Powder cocaine is generally speaking a drug of white people.
Crack cocaine is generally a drug of black people.
Everybody knows that.
For more than ten years, the U.S. Sentencing Commission has known that the disparities in sentencing between crack and powder have resulted in unfair disparities in sentencing. Possessing five grams of crack meant five years, but it took five hundred grams of powder to get you five years. Crack penalties were three to six times more severe — ballooning the prison population.
So the Sentencing Commission changed the guidelines, and held hearings Tuesday on applying the new guidelines retroactively to 19,500 inmates now imprisoned in federal facilities under the old, and effectively racist guidelines.
The Bush Justice Department objects. No surprise there. But the argument against releasing people unfairly rotting away in prison is eye-opening:
In testimony before the U.S. Sentencing Commission, which sets guidelines for federal prison sentences and recently established more lenient guidelines for future crack cocaine offenders, the administration implored commissioners to forgo making the policy retroactive so that 19,500 inmates would be eligible to have their sentences reduced.
Such an action would backlog the courts and flood halfway houses with hardened criminals who are not prepared to reenter society, Justice Department officials said. “My concern is about the future and about the unforeseen consequences of releasing such large numbers of convicted drug offenders into vulnerable communities in a relatively short period of time,” said Gretchen C.F. Shappert, a U.S. attorney for the Western District of North Carolina.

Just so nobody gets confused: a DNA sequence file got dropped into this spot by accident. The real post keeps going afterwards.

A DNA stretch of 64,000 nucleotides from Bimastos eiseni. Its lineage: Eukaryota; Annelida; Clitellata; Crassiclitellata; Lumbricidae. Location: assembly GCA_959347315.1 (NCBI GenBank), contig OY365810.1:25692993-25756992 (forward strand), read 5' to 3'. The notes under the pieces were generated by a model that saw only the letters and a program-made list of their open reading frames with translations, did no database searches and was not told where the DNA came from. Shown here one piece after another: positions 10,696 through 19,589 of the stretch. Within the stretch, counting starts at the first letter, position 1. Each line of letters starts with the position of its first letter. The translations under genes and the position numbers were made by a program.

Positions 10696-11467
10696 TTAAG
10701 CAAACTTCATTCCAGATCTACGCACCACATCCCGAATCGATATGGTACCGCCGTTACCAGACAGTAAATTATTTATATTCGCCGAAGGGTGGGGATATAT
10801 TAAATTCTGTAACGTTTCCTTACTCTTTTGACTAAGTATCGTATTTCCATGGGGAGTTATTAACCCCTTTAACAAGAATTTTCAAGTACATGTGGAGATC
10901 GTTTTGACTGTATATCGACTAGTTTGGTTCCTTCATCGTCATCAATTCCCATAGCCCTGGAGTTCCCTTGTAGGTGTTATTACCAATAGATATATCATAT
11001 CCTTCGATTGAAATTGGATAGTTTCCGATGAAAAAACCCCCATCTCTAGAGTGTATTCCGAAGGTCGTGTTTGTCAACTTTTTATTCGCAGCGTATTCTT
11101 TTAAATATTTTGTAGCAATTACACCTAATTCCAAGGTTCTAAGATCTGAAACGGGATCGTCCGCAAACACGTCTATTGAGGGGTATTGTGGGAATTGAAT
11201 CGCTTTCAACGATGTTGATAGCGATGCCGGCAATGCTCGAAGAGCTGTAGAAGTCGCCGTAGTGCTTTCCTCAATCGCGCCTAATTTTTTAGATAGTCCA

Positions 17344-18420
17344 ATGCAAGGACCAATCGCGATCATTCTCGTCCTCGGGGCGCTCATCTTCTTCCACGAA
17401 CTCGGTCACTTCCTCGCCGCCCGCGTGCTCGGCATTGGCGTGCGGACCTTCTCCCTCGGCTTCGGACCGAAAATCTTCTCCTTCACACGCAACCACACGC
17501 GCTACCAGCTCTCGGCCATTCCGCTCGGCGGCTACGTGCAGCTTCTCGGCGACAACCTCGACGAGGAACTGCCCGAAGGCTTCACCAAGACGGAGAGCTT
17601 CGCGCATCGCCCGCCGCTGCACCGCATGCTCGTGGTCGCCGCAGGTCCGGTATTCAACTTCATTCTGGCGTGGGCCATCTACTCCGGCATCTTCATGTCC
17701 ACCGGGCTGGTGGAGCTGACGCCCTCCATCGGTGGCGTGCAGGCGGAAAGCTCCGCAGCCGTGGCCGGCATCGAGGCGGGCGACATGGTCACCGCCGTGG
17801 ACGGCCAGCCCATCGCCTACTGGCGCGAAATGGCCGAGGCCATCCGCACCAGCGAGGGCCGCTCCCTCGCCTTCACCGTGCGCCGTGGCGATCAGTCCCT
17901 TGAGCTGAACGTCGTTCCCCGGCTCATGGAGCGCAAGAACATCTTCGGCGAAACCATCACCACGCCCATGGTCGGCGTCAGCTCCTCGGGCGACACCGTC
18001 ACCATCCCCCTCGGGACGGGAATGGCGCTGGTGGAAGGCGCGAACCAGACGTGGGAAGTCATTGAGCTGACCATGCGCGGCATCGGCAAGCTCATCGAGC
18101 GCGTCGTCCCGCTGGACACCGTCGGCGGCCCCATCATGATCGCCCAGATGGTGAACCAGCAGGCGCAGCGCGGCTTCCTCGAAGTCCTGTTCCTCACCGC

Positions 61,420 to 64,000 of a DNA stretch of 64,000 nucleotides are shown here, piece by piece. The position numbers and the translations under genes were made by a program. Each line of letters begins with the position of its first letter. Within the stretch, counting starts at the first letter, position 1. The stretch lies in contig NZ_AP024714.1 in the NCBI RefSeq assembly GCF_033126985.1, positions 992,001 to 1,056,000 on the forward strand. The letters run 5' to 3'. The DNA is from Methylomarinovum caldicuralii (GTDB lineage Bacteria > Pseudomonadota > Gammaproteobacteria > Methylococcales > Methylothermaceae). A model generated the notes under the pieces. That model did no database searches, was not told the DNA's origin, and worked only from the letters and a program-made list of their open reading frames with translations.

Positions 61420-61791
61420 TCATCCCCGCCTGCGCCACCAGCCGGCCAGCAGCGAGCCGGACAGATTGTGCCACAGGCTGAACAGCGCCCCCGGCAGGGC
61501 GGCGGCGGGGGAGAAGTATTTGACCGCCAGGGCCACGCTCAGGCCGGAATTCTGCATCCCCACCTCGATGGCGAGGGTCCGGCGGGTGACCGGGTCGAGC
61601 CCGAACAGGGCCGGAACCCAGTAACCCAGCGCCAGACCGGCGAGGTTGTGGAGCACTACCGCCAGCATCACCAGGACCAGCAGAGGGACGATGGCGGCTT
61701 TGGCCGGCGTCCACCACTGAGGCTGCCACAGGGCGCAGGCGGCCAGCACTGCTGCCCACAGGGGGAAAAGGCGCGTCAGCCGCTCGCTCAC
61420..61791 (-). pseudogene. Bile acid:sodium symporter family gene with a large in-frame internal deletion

Let’s pause and ponder Shappert’s vision. She transforms the vision of prisoners freed from unjustly harsh incarcerations into a vision of hordes of — you know, those people — swarming into her fair towns and cities. Is that not equivalent to someone saying, at the end of World War II, that repatriating interred Japanese would wreak havoc in California?
What an ugly argument. Of course, this should not surprise us.
Sadly, the Commission’s reassurances to Ms. Shappert fail to reassure me, much less 19,500 prisoners:
But that assertion was disputed by federal judges, public defenders, activists and several of the commissioners, who, in asking pointed questions to Shappert and other officials, appeared to indicate a willingness to approve making the new, lenient guidelines retroactive.
After Shappert suggested that violent criminals would go free, Commissioners Ruben Castillo and Beryl A. Howell took issue with some of Shappert’s comments, and with statements by other members of the administration.
Castillo said eligibility for sentence reduction did not mean that inmates would automatically have their incarceration time cut, and that Shappert and her colleagues would probably be successful in making sure that violent criminals do not win appeals for release. “Isn’t there a chance that you would win some of those challenges?” he asked.
Howell’s remarks to Shappert were sharper. “I have been quite troubled by the department’s letter that says the unexpected release of 20,000 crack offenders” would clog the courts and wreak havoc on communities, she said, referring to a letter from the Justice Department to the commission. “That is totally wrong.”
In truth, she said, many of the 19,500 would not get the sentence reductions they seek, and even fewer would be released. But even if all were granted relief, Howell said, the process would take seven to 10 years for most, a far lesser burden on the courts.
“By our estimate,” Howell said to Shappert about inmates likely to be released into her Charlotte area district, “the most will be 40 or 42 people,” not the hundreds estimated by the prosecutor.